Illinois fans have clamored for the best talent within the state or, better yet, the best talent from Chicago, to take the two-hour trek southward and play for the Illini. Brad Underwood answered the bell with the commitment of senior guard Ayo Dosunmu, the first pledge of the five-star variety since Dee Brown in 2002. That alone might deserve an A, but the first-year staff has missed on some of its frontcourt targets, as it needs to bolster its frontline if it hopes to push the program higher up in the Big Ten pecking order.


It was going to be difficult to secure nationally ranked talent during the first year in Tampa, but Brian Gregory has enjoyed success this fall, thanks to the signings of three likely instant contributors at South Florida. Rashun Williams could be the steal of the fall, as the versatile and hard-nosed wing brings a great motor and upside to USF. Xavier Castaneda is one of the top playmakers from the Midwest, and Michael Durr, a local talent, should supply size and strength in the frontcourt. It's a group of three that the Bulls can build upon in the coming years.



Mike Hopkins is back on the West Coast, and while he was originally slated to take over for Jim Boeheim at Syracuse, he kept his East Coast ties intact with the commitment of high-upside Brewster Academy forward Nate Roberts. Planning to play more versatile wings and forwards catered around a low-post center, the biggest target remains on the board for the Huskies. If they can nab the commitment of Rivals150 center Bryan Penn-Johnson this winter, Hopkins could earn an A for his first full recruiting class in Seattle.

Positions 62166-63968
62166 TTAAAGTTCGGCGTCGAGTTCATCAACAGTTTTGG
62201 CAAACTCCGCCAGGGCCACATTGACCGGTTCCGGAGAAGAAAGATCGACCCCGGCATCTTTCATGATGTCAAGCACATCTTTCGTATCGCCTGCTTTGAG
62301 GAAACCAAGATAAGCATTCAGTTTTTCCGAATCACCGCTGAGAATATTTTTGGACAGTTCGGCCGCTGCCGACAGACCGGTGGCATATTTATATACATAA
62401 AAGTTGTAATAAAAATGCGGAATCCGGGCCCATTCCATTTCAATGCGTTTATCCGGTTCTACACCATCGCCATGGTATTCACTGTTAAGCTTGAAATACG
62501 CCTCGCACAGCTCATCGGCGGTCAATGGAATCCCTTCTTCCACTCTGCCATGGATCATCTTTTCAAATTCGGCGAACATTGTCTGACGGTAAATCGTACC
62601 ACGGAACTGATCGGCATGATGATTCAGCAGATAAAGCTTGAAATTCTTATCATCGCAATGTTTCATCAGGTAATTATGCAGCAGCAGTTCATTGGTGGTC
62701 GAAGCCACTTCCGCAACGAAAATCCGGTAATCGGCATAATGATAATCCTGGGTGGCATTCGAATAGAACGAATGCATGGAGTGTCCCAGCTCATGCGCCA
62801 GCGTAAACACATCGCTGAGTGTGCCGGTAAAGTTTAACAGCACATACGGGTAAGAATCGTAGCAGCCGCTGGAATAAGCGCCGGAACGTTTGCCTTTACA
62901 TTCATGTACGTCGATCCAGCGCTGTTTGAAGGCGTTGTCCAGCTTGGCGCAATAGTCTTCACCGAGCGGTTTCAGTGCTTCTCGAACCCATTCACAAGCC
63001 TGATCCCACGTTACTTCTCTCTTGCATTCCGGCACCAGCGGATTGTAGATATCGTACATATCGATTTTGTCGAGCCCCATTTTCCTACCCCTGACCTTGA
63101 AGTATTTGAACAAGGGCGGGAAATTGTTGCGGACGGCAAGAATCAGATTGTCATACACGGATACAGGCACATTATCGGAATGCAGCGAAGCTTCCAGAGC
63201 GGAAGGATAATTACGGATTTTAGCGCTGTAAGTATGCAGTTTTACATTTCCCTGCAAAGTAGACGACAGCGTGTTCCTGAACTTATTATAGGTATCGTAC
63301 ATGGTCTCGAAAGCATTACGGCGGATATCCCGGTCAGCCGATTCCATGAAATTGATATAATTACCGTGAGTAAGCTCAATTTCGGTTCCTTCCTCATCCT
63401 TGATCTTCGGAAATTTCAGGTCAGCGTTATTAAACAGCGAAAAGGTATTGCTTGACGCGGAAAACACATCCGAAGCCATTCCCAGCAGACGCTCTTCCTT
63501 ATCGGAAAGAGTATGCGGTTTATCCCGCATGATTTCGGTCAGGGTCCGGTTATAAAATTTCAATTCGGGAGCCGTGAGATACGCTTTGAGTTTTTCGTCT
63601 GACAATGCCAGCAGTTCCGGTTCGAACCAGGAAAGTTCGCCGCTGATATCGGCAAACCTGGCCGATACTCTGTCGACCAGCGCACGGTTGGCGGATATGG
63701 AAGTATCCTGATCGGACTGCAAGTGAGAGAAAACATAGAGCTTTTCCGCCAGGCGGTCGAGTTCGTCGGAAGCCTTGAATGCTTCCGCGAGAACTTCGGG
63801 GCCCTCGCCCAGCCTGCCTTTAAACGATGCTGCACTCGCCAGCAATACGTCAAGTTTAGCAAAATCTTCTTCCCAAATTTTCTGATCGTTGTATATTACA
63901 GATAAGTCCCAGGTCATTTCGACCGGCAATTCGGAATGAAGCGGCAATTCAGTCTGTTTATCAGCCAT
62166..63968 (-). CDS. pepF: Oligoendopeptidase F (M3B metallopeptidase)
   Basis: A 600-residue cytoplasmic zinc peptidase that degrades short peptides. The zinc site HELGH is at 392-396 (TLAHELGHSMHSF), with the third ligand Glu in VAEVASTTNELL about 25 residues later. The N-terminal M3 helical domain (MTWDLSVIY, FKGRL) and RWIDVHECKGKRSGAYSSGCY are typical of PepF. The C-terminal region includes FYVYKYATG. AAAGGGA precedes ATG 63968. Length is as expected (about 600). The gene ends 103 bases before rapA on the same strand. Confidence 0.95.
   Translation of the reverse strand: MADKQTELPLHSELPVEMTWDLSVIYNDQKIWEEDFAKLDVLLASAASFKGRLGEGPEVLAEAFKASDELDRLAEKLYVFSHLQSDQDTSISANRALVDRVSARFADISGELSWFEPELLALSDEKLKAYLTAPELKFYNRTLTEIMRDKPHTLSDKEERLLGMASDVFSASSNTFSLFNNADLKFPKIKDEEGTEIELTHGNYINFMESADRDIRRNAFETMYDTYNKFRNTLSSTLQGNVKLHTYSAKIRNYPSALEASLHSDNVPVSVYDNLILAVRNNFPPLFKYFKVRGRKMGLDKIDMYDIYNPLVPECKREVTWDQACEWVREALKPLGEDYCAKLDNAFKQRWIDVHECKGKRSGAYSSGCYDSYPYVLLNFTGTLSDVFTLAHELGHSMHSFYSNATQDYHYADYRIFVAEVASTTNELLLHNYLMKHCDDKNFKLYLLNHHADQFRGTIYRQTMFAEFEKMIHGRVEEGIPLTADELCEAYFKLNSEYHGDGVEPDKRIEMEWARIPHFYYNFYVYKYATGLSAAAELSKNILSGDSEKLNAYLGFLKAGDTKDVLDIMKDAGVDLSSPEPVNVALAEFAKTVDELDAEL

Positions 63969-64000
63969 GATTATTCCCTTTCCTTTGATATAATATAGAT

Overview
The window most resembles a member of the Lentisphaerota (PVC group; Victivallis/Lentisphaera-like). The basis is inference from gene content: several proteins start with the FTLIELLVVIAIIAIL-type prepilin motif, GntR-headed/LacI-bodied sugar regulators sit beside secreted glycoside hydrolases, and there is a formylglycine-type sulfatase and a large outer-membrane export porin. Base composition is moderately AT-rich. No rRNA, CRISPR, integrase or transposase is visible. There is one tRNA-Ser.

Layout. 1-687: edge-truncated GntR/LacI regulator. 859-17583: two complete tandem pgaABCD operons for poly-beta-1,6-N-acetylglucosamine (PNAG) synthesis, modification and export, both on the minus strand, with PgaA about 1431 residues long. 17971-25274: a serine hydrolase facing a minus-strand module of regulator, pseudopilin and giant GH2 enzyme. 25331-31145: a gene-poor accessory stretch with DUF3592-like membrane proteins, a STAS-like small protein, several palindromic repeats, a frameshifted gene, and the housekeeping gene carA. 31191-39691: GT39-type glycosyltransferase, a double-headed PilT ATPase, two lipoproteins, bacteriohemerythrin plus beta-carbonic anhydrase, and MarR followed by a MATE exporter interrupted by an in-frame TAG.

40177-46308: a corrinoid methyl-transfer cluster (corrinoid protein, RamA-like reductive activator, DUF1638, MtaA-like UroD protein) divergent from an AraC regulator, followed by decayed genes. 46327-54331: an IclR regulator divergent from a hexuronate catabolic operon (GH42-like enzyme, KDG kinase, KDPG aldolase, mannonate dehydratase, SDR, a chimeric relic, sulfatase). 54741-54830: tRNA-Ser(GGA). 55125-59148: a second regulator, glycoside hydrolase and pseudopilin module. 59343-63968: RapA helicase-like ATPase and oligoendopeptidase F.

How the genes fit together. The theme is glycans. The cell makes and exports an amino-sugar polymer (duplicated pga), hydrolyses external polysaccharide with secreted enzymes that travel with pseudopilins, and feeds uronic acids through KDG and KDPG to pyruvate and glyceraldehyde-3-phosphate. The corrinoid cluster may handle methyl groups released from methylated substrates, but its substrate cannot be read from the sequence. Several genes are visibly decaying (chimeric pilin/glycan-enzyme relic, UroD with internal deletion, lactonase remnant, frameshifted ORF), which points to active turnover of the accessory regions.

MISSOURI - Grade: C 

Cuonzo Martin made major noise upon his move back to the Midwest this spring, as he made a power move with the commitments of top-ranked 2017 phenom Michael Porter, and Martin then was able to reclassify his brother, Jontay Porter, as both have now enrolled in Columbia. The elder Porter is likely to leave in the spring, and replacing him is a must. Torrence Watson is a solid plug-in on the wings, as is Javon Pickett, a shot-making wing from the area. Expect the Tigers to remain active this winter and within the transfer realm.


Not only was Mike Boynton sliding into the head coaching seat for the first time of his life, he was also losing his star-studded backcourt of Phil Forte and Jawun Evans and was hit with the FBI sting that saw his lead assistant, Lamont Evans, arrested. And now he is facing the suspension of his top returning player, Jeffrey Carroll. In all, OK State has still been able to grab two intriguing frontcourt options this fall in Yor Anei and Duncan DeMuth. The latter could turn into a building block for the Cowboys.

BUTLER - Grade: C-

It has not been the easiest of months on the recruiting trail for first-year Butler head coach LaVall Jordan. The Bulldogs have missed on several of their top targets and are facing the need of replacing two longtime producers in the frontcourt: Kelan Martin and Tyler Wideman. Kamar Baldwin is a solid string of games away from breaking out as a capable early entrant into the NBA Draft, but all that Butler has to show for itself is the commitment of 6-foot-6 wing Markeese Hastings. The Bulldogs are one of the best at molding under-the-radar talent into college stars, so, despite their shortcomings, it would be difficult to remain down on what Hastings could accomplish in Indianapolis.

LOUISVILLE - Grade: Incomplete

It would be criminal to give David Padgett, the recently named head coach at Louisville, a failing grade right now. On the surface, the decommitments of top-50 guards Anfernee Simons and Courtney Ramey does not help, but the focus remains on the season at hand. The Cardinals and the new coaching staff have done a good job of kicking the tires with a few under-the-radar prospects from the 2018 ranks, but most of that work will be done in the spring after the naming of Padgett as the full-time head coach - or by hiring another from outside of the program.